Western society currently seems to be in a love-hate relationship with science and scientists: are we sources of solutions or causes of problems? I believe that as tropical ecologists we need to be concerned about this relationship and endeavor to improve the reputation of scientists in general and tropical ecologists in particular. Unfortunately, working scientists themselves have very little to do with the way we are perceived: Albert Einstein is a prominent exception, but few other practicing scientists influence our public image as much as Drs. Frankenstein, Faustus, Strangelove, and Jekyll (e.g., Haynes 1994). Closer to home we should consider, for example, the archetypal character of the tropical researcher played by Sean Connery in Medicine Man; he is an enchanter, his methods are arcane, and he is obviously obsessed, misanthropic, poorly socialized, and poorly dressed. With the archetype of the colossally arrogant and condescending academic who ruthlessly sacrifices people to gratify scientific curiosity, we need to include the charismatic and intrepid explorer/adventurer type (e.g., Professor Indiana Jones), and the comic bumbler (e.g., the scatologist/wildlife biologist in The Gods Must be Crazy).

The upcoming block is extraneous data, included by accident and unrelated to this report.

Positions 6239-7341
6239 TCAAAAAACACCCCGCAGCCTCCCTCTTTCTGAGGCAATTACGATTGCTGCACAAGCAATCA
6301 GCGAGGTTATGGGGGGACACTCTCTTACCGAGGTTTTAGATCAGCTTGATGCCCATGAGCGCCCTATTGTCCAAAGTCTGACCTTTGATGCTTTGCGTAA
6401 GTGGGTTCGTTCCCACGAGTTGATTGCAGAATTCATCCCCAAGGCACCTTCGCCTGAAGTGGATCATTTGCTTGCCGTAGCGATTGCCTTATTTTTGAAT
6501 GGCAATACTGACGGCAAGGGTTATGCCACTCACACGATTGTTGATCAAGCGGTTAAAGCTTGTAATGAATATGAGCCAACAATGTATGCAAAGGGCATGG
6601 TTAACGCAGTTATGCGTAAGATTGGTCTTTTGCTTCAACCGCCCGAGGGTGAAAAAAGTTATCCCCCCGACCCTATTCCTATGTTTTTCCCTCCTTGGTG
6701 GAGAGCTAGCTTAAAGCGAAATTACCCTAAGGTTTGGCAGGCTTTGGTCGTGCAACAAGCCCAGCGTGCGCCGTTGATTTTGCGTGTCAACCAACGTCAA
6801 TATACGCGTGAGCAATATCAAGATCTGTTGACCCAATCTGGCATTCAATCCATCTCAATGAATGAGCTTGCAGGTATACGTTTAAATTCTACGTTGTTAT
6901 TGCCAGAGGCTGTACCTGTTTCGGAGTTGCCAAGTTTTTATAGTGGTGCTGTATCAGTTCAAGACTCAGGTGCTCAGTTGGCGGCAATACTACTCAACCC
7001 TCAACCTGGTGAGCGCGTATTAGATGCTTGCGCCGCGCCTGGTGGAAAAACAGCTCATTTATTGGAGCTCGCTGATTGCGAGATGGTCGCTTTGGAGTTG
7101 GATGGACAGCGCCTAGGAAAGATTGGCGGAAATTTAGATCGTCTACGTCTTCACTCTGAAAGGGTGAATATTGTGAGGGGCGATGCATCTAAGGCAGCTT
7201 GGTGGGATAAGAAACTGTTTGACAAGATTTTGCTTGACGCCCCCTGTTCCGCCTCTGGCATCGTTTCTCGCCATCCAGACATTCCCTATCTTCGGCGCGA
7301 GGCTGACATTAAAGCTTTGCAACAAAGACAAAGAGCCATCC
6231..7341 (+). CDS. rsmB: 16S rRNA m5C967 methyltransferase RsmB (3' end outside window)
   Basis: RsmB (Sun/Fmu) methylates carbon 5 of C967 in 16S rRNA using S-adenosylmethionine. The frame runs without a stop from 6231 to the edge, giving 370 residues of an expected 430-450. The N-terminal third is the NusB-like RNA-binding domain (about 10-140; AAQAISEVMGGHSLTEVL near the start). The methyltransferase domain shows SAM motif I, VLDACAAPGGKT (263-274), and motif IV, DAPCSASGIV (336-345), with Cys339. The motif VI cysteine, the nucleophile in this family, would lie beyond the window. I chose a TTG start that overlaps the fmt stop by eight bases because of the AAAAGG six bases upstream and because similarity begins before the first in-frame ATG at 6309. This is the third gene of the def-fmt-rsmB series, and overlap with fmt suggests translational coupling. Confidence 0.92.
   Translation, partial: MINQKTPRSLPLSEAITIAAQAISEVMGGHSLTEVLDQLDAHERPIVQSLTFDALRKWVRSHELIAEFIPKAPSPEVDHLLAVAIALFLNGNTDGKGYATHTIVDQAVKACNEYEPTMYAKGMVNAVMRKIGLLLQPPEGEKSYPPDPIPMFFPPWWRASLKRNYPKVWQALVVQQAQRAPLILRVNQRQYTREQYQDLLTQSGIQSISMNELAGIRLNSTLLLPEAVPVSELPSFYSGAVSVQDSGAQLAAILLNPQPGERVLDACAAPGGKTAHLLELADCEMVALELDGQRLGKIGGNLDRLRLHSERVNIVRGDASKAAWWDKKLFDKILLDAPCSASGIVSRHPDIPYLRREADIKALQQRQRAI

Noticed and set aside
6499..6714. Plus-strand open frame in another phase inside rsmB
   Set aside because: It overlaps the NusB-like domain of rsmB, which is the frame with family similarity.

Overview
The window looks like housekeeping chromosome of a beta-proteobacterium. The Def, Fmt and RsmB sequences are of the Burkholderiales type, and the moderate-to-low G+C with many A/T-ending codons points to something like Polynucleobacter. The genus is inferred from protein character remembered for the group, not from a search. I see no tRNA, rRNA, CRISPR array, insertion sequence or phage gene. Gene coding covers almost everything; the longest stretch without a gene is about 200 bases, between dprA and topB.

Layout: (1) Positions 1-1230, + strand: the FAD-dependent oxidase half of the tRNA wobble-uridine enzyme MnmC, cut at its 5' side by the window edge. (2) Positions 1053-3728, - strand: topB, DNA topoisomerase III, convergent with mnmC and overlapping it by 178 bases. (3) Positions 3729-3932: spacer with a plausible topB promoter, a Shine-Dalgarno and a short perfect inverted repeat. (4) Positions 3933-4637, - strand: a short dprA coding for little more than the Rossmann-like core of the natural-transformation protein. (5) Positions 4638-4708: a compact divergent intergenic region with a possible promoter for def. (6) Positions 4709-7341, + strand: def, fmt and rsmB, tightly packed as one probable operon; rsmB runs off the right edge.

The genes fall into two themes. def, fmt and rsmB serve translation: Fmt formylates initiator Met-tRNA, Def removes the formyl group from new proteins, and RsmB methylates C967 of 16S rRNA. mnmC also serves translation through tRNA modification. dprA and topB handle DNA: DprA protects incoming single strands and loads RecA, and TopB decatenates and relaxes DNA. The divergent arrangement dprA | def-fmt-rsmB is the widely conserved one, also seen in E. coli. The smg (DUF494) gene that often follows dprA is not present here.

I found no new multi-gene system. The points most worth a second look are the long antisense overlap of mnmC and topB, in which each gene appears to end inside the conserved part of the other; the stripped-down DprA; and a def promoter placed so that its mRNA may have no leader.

These media caricatures are compelling, entertaining, and probably unshakable, but we should try to encourage a diversity of depictions that mirrors our actual diversity. The media stereotype of female scientists, in particular, deserves attention. It is extremely disturbing to learn that when 4807 North American school children were asked to draw pictures of scientists, 99.4% of their depictions were middle-aged white males with bad hair or no hair at all, and most of them were working alone on research that was secret, dangerous, or both (Chambers 1983). Why are we perceived this way? Certainly some of us are rightly depicted as male, but bad hair? [no way!] and middle aged? [never!]. I am not suggesting that ATB hire a public relations firm to monitor the media and to assure that we are not being misrepresented, but I think we need to consider how the treatment we receive from the media might predispose people to treat real scientists in ways that we do not deserve. But we should also applaud recent improvements in the way we are portrayed by the media. The scientists in the movie Jurassic Park, for example, are quite informative, diverse, and to Hollywood's standards at least, reasonable.